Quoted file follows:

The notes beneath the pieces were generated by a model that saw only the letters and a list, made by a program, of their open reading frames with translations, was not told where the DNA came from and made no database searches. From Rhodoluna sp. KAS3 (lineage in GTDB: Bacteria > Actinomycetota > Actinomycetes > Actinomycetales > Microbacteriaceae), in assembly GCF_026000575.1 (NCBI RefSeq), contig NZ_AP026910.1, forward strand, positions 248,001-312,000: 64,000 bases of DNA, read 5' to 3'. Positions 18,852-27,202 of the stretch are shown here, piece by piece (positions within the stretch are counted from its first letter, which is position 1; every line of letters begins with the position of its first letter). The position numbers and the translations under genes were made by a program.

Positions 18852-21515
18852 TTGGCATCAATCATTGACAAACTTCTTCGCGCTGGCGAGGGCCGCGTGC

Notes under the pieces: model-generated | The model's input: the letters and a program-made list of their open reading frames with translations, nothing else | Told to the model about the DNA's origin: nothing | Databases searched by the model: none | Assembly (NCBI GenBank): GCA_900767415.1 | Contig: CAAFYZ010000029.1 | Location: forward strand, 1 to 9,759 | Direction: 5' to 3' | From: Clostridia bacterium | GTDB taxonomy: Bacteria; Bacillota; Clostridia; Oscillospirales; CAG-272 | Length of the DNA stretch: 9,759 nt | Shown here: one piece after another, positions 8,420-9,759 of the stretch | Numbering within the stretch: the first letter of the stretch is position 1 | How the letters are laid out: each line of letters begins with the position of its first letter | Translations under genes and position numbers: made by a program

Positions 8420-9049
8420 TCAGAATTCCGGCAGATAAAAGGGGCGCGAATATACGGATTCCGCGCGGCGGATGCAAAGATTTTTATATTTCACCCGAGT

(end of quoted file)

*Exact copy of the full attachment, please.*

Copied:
The notes beneath the pieces were generated by a model that saw only the letters and a list, made by a program, of their open reading frames with translations, was not told where the DNA came from and made no database searches. From Rhodoluna sp. KAS3 (lineage in GTDB: Bacteria > Actinomycetota > Actinomycetes > Actinomycetales > Microbacteriaceae), in assembly GCF_026000575.1 (NCBI RefSeq), contig NZ_AP026910.1, forward strand, positions 248,001-312,000: 64,000 bases of DNA, read 5' to 3'. Positions 18,852-27,202 of the stretch are shown here, piece by piece (positions within the stretch are counted from its first letter, which is position 1; every line of letters begins with the position of its first letter). The position numbers and the translations under genes were made by a program.

Positions 18852-21515
18852 TTGGCATCAATCATTGACAAACTTCTTCGCGCTGGCGAGGGCCGCGTGC

Notes under the pieces: model-generated | The model's input: the letters and a program-made list of their open reading frames with translations, nothing else | Told to the model about the DNA's origin: nothing | Databases searched by the model: none | Assembly (NCBI GenBank): GCA_900767415.1 | Contig: CAAFYZ010000029.1 | Location: forward strand, 1 to 9,759 | Direction: 5' to 3' | From: Clostridia bacterium | GTDB taxonomy: Bacteria; Bacillota; Clostridia; Oscillospirales; CAG-272 | Length of the DNA stretch: 9,759 nt | Shown here: one piece after another, positions 8,420-9,759 of the stretch | Numbering within the stretch: the first letter of the stretch is position 1 | How the letters are laid out: each line of letters begins with the position of its first letter | Translations under genes and position numbers: made by a program

Positions 8420-9049
8420 TCAGAATTCCGGCAGATAAAAGGGGCGCGAATATACGGATTCCGCGCGGCGGATGCAAAGATTTTTATATTTCACCCGAGT